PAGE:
It’s not our fault. That is the sentiment of the people in charge of the lake where three Boy Scouts were electrocuted to death on August 5th, 2017. Two older Eagle Scouts were teaching a younger boy how to sail when their mast struck a power line 30 feet above the lake. Two of the boys were dead by the time a rescue team arrived, and the third perished soon after.
It boggles the mind to think that a power line would be strung low enough over a lake that a boat mast could hit it. But that is exactly what happened. And this is not the first time. Thirty-six years ago a man was killed on the same lake when his mast hit a power line. The Army Corps of Engineers raised that power line, but only in the spot where the accident occurred. Had they done so all over the lake, those three boys would still be alive.
Power lines are not only dangerous over lakes. Semis occasionally hit them when clearance is shorter than expected. In residential and business areas, electricians, contractors, and construction workers are electrocuted and killed when coming into contact with them. Tree trimmers and other landscapers are also at risk.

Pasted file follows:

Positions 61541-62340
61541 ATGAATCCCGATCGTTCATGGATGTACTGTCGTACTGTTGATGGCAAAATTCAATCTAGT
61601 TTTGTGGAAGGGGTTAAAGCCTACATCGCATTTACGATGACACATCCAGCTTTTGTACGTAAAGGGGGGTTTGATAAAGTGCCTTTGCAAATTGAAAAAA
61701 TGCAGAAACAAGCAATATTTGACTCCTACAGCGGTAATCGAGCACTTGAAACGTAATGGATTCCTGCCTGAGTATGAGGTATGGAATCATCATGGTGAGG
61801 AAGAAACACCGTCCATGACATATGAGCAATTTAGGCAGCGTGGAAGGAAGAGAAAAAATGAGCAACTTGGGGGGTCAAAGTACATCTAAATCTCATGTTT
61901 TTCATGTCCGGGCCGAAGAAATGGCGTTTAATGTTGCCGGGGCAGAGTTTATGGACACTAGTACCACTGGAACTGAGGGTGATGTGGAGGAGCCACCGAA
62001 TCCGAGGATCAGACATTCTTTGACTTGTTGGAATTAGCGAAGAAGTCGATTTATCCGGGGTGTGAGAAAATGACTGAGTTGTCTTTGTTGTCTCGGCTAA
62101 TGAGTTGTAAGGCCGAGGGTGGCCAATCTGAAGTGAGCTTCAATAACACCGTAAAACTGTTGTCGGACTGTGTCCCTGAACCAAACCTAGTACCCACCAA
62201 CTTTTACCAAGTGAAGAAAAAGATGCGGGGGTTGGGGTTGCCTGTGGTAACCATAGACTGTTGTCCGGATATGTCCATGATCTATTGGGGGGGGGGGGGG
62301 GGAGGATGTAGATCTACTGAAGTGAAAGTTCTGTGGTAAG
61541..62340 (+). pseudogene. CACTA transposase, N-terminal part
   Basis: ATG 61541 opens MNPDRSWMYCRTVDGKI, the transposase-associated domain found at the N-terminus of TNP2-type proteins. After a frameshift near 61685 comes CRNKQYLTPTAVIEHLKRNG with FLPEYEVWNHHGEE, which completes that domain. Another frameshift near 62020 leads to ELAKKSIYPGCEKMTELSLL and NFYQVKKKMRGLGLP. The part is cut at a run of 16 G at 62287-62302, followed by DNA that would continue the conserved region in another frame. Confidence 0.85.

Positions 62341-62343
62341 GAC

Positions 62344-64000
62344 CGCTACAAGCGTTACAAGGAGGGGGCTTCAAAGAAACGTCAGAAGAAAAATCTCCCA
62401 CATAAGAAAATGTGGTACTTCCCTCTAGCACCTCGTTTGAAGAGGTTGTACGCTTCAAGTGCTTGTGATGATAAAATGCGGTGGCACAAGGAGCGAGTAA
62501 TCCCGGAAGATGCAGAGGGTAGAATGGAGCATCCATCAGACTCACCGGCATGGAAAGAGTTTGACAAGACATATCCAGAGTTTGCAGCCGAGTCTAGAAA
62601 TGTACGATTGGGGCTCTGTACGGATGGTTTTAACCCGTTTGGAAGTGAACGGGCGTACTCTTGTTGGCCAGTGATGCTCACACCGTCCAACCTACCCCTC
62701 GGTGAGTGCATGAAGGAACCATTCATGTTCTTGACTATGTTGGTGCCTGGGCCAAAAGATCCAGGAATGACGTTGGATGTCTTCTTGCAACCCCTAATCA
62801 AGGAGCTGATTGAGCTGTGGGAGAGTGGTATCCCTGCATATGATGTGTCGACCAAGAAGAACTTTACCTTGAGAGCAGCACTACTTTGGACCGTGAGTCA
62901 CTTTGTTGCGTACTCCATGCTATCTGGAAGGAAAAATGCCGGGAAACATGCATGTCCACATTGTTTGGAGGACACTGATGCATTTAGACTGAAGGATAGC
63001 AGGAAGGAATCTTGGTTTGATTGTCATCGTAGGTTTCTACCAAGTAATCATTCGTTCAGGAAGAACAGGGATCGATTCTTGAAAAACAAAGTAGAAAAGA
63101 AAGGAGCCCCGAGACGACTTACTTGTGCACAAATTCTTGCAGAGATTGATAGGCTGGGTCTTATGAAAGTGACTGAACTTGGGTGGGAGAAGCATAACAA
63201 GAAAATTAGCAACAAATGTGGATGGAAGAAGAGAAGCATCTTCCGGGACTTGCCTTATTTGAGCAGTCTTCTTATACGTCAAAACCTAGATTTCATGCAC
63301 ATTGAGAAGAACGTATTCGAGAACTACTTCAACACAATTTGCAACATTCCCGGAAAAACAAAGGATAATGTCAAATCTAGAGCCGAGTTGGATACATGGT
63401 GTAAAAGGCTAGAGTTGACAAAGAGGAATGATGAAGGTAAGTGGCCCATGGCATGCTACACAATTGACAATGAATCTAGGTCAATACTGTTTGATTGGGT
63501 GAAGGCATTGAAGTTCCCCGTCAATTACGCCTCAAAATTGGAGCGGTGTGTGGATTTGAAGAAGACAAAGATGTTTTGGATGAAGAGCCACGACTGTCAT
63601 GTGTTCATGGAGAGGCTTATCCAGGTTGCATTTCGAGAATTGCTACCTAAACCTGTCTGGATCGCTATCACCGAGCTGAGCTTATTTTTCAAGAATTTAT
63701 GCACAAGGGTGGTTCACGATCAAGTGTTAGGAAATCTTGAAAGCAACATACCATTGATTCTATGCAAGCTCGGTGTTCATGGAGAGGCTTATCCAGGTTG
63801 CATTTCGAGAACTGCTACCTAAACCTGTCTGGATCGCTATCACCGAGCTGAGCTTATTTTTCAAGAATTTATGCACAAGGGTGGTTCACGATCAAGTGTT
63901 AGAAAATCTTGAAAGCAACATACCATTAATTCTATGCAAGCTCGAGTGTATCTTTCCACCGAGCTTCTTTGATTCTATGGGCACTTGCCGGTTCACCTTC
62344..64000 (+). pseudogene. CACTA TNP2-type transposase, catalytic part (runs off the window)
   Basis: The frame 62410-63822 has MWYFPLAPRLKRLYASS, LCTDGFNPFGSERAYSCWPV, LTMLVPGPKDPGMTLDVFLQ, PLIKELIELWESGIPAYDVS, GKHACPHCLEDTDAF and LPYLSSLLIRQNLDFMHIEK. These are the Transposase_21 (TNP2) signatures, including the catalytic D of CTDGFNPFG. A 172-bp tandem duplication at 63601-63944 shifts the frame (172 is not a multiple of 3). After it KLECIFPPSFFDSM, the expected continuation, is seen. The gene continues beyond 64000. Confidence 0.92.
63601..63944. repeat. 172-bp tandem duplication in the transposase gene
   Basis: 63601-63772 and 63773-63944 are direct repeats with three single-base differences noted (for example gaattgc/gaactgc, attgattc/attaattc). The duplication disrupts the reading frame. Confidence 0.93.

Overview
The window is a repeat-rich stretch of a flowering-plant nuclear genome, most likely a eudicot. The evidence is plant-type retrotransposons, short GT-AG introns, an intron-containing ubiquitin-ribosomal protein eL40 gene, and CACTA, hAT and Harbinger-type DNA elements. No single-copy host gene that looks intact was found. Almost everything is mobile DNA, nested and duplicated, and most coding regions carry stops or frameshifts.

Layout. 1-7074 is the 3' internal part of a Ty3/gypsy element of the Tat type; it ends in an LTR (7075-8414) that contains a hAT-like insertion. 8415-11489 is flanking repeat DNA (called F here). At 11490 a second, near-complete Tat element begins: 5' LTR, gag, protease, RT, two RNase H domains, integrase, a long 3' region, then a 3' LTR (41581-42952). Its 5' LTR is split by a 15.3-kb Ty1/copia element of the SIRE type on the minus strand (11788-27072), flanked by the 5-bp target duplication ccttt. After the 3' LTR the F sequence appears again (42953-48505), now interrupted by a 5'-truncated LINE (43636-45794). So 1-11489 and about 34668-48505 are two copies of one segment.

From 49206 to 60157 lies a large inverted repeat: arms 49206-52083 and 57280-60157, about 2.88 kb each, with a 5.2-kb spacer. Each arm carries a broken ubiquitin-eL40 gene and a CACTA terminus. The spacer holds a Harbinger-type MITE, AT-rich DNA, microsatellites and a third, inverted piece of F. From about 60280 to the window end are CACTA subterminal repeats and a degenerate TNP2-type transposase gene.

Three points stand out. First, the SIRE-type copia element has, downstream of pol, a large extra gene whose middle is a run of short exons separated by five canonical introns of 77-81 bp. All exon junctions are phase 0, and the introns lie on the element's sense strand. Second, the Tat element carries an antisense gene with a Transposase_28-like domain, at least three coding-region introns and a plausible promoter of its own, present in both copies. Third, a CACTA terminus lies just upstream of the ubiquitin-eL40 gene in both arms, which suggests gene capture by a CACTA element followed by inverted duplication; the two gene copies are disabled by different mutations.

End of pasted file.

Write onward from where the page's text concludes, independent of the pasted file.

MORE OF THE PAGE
Power lines that are unsafely low are a significant risk, and dismissing this risk as avoidable is irresponsible. Experts at the power company or engineers with the Army Corps of Engineers are much more qualified to evaluate the risk profile of low-slung power lines than is a person trimming trees.
If you or someone you love has been injured in an electrocution accident, determining whether or not proper safety decisions were made by power companies, contractors, and other people in charge is important. Please, retain an experienced attorney who can help you ask the important questions.